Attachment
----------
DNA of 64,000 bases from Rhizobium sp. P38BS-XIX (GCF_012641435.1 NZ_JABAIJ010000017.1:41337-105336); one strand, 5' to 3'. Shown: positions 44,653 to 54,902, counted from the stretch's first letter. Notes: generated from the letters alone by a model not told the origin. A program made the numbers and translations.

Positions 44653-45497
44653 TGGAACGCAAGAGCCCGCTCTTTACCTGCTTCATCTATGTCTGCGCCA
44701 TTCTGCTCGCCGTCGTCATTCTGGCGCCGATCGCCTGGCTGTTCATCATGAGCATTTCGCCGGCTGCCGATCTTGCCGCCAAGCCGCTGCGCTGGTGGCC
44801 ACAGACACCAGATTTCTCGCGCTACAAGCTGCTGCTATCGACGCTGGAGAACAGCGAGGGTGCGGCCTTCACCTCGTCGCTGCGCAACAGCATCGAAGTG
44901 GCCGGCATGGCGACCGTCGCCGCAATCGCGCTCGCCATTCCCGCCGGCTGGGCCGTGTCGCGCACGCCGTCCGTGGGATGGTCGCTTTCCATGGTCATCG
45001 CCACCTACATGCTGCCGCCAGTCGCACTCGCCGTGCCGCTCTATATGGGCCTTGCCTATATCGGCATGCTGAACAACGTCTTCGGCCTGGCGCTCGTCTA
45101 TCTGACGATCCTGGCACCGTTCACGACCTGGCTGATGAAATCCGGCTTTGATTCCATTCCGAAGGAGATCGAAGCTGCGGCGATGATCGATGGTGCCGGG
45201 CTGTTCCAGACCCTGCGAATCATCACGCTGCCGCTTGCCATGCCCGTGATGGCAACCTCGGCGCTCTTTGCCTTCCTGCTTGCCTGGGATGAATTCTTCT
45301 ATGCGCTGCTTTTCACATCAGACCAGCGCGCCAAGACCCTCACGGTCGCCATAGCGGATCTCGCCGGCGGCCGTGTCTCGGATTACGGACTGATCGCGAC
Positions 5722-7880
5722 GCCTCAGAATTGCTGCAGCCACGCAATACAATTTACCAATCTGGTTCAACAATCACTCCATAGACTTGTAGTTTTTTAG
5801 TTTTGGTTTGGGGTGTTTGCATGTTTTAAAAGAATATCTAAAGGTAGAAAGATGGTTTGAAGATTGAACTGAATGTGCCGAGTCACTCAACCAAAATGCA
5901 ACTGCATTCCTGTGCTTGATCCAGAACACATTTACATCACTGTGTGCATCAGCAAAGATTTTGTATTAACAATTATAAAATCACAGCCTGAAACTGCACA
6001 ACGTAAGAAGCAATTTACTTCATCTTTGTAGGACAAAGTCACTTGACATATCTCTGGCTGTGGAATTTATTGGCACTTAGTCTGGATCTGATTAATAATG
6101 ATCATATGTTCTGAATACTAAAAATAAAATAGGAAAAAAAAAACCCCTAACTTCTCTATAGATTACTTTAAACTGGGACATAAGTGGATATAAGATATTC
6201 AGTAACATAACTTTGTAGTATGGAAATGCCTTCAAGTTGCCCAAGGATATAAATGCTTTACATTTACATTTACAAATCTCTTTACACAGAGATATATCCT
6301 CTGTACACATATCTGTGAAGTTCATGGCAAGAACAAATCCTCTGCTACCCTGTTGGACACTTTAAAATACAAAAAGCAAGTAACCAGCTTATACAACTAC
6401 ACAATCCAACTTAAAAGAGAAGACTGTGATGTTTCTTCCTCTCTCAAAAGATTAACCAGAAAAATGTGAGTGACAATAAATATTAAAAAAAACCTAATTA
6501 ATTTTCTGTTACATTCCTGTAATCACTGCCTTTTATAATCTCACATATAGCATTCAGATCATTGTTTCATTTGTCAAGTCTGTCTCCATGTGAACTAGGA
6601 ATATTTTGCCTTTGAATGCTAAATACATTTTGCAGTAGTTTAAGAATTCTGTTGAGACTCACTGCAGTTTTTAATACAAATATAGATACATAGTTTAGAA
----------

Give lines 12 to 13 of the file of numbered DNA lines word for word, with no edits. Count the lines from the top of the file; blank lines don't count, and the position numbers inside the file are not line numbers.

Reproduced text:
5722 GCCTCAGAATTGCTGCAGCCACGCAATACAATTTACCAATCTGGTTCAACAATCACTCCATAGACTTGTAGTTTTTTAG
5801 TTTTGGTTTGGGGTGTTTGCATGTTTTAAAAGAATATCTAAAGGTAGAAAGATGGTTTGAAGATTGAACTGAATGTGCCGAGTCACTCAACCAAAATGCA